Peter Peumans, director of Imec's Life Science Program, which the PacBio collaboration is part of, told In Sequence that his company is "good at the integration of optics and electronics and all kinds of structures on a single chip" and will use that knowledge to help design a new generation chip for PacBio that will increase the SMRT technology's capacity and throughput.

While he declined to disclose details about the planned chip design, he said that "it's logical that the optics, which is today a central part of PacBio's technology, would be a prime candidate for going toward a more integrated technology."

Imec will provide PacBio with access to state-of-the-art semiconductor technology as well as life science expertise, a combination that he said is "fairly unique."

"We translate a life science problem into a technology problem. We then look at whether we can solve the technology problem, and then we test out whether the technology actually functions as projected," Peumans explained. "It's that translation step going both ways, translating and then testing it out, that's really important for these companies. They usually can't find a place like it to do this kind of translation."

"Our basic message is, if you can draw it on a whiteboard, on a piece of paper, we can build it here," he said.

Imec, which was founded in 1984 with support from a government program that aimed to strengthen the microelectronics industry in Flanders, offers contract research to industrial partners in a number of areas. Its Life Science Program currently has partnerships with about 10 companies, including Panasonic.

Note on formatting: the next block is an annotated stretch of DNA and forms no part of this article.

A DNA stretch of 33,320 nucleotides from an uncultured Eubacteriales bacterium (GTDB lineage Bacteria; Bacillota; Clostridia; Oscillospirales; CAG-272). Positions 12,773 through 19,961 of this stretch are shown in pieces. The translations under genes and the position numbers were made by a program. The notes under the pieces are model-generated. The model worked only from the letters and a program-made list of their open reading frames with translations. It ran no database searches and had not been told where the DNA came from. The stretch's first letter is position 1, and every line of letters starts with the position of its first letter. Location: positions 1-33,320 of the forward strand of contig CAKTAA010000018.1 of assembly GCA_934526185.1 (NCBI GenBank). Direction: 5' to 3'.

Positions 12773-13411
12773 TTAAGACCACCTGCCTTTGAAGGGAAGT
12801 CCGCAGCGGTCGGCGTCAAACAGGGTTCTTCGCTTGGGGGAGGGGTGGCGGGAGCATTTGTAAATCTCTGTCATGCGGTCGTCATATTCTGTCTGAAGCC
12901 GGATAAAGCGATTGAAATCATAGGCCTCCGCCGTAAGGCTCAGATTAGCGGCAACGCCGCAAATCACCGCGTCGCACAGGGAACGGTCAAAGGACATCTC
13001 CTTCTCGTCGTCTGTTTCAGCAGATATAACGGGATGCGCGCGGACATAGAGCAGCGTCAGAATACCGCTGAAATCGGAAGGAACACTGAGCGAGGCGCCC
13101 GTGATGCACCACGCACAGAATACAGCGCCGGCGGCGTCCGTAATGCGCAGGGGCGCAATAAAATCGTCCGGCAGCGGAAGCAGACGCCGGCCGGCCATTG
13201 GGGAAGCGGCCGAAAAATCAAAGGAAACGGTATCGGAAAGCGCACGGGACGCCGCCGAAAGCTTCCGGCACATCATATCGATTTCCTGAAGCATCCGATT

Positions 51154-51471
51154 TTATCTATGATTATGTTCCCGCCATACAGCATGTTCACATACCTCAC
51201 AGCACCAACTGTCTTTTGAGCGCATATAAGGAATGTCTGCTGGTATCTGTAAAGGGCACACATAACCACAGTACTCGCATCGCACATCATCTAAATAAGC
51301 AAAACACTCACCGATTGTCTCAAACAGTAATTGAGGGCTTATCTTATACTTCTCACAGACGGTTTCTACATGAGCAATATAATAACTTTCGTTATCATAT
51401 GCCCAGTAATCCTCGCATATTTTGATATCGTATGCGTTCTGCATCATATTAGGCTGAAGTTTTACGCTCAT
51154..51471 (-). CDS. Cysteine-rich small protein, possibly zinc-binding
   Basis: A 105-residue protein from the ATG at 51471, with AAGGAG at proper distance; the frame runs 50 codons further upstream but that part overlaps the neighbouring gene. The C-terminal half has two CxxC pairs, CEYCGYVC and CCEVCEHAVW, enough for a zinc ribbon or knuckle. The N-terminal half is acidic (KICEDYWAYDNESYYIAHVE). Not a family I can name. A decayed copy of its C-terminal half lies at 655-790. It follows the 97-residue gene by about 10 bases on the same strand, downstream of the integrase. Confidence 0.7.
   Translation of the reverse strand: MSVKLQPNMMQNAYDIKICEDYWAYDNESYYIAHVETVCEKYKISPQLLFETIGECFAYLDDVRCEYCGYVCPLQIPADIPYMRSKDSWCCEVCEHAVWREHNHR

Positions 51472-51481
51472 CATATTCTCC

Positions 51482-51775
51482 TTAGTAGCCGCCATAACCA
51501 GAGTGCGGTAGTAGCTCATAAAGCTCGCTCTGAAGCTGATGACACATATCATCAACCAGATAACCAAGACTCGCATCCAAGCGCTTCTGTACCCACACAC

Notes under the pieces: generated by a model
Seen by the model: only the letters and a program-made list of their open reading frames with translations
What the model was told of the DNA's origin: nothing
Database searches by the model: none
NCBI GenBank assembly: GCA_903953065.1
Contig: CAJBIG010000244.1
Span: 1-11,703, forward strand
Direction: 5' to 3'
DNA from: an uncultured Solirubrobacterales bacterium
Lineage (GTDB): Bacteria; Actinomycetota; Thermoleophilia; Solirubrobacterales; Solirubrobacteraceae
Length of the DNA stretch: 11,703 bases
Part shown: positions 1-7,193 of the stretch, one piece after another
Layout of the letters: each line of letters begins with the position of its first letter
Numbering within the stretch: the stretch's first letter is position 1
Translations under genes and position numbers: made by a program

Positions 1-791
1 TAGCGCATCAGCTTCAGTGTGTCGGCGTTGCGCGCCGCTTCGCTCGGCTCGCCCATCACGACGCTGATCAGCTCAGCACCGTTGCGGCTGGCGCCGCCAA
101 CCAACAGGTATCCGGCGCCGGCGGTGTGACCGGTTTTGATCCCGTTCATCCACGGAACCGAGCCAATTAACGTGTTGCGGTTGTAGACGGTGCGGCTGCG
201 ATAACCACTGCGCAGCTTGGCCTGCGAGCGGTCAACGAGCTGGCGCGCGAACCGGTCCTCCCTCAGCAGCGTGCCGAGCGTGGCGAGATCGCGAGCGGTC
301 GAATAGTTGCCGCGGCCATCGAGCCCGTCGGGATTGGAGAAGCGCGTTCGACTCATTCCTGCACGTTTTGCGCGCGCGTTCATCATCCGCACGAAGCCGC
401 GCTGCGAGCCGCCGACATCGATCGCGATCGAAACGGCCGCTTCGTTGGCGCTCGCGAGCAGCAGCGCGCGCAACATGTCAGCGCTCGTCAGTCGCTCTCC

With Panasonic, Imec is working on several projects, including a PCR-on-a-chip system, Peumans said. The PacBio collaboration is the company's first public contract with a DNA sequencing company, he noted.

Ion Torrent has already adopted semiconductor technology for its sequencing platform, and Roche's development partnership with DNA Electronics is pursuing the same strategy. Peumans noted that this trend is in "recognition that life science problems can be improved in important ways by using semiconductor technology. It's not always easy to see the opportunities because you need people who are versed both in technology and in the life sciences."

It is unclear, though, why the two industries are only getting closer now, having co-existed for many years. "I think the reason is that both the life science industry and the semiconductor industry were comfortable where they were. They were both earning a living comfortably, but now both of these industries are facing challenges," he said.

While the healthcare industry, and by extension the life science industry, is facing increasing drug development costs, for example, and is looking for new ways to make the process more efficient and cheaper, semiconductor companies are also "facing an uncertain future where the further scaling of chips is no longer guaranteed … so they need to figure out what they are going to do next," he said.